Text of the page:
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What happens when you get rid of illegal immigrants?

Well, we don’t have to guess any longer. In June, Alabama passed a tough immigration law and it was immediately challenged by the Obama administration, as has been done in other states. But unlike other states, a federal judge declined to block the Alabama law, leaving Alabama with the toughest law against illegal immigration in the nation.

The result is not too difficult to guess. Alabama farmers have had so much trouble finding farm laborers (even in a state that has higher unemployment than the national average) that they have had to downsize or even let crops die on the vine. According to one farmer “I’ve had people calling me wanting to work. I haven’t turned any of them down, but they’re not any good. It’s hard work, they just don’t work like the Hispanics with experience.” Another tried to use the government’s visa program to hire foreign workers, but it was too difficult. “You can’t find legal workers. Basically they last a day or two, literally.” Another says “People in Alabama are not going to do this. They’d work one day and then just wouldn’t show up again.”

In order to fight this problem, the state governor started a new program to help farmers and other businesses find new sources of legal labor, but a state spokeswoman admits that they don’t know of anyone who has been hired because of the program.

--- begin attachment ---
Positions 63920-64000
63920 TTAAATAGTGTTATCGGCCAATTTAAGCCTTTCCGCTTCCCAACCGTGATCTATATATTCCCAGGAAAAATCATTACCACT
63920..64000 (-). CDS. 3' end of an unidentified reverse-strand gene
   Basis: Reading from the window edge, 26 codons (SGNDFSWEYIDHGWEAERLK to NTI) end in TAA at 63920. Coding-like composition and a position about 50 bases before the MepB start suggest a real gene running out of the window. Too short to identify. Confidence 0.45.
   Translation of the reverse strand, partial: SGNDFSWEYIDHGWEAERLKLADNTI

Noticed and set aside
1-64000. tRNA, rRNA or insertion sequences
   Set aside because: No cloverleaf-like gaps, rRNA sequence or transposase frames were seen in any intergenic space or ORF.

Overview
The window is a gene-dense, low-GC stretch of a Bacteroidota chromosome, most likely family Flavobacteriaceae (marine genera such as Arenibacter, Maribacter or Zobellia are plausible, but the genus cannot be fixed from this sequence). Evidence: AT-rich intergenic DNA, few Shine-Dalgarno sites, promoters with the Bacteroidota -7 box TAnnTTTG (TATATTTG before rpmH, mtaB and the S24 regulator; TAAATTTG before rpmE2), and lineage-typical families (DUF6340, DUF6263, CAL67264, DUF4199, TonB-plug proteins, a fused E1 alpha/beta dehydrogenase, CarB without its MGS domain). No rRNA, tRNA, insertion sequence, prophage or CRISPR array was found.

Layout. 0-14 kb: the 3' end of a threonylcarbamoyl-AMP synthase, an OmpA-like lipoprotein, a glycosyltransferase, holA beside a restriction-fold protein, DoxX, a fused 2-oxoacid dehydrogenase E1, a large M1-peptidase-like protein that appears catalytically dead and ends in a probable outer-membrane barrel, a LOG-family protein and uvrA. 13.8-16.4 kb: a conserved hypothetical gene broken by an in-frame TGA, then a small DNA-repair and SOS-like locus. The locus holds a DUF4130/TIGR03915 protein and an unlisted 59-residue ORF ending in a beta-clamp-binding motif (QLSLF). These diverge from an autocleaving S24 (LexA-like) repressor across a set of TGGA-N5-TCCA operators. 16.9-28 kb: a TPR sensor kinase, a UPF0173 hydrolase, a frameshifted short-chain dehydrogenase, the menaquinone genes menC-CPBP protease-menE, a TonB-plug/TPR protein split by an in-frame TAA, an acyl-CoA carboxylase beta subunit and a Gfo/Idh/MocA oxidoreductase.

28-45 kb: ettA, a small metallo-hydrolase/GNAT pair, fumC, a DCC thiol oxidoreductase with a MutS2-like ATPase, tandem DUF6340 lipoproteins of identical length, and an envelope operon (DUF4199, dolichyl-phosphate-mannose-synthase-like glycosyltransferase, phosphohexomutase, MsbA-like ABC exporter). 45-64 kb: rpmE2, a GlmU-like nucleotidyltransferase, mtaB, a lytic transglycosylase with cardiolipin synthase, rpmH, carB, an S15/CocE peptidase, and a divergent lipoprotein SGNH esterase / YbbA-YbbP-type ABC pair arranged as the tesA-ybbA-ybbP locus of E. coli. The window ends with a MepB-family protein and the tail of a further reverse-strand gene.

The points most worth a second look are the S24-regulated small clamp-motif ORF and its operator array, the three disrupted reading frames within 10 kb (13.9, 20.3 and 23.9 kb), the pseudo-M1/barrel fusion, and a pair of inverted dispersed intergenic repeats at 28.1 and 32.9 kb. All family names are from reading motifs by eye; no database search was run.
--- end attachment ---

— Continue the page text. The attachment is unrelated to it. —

Part of the problem is that most farm jobs are in remote rural areas, while most of the unemployed live in cities.

Another problem is that farm work is largely paid by results, not by hour. For example, field workers are paid $2 for every 25 pound box of tomatoes they pick. A skilled worker can make as much as $300 a day, but when a farmer recently hired a crew of 25 legal Americans for the job, they were only able to pick enough to get paid $24 each for the day, which is less than minimum wage and even less than unemployment benefits. The irony is that the skilled workers are all illegal immigrants.



  1. TENTHIRTYTWO wrote:

    I talked about this with a quite conservative person who said the problem is that Americans are lazy. I found this to be contradictory with several conversations I’d had with him before about those evil immigrants stealing the jobs of hard-working Americans.

    I’m still pretty convinced that this is a designed plan to end benefits for unemployed and welfare. First you kick out all the illegal immigrants who do ridiculously hard jobs that nobody else wants to do. Then you cut out the benefits, forcing Americans into those jobs lest they die.

    All that’s left after that is to pop the cork on the champagne bottle and spoon up some caviar!

    Friday, October 21, 2011 at 11:12 am | Permalink
  2. Jeff wrote:

    I think that the only way to balance against this law without repealing it is to make migrant worker programs easier and more accessible. We get a lot of Jamaicans here to pick apples from August to December, and it helps the farmers who can’t get locals to do the work. Farm work is some of the hardest there is. It’s the closest thing we have to forced labor outside of mining. Unless they grow up in it, Americans think it’s beneath them or they try it out and can’t handle it.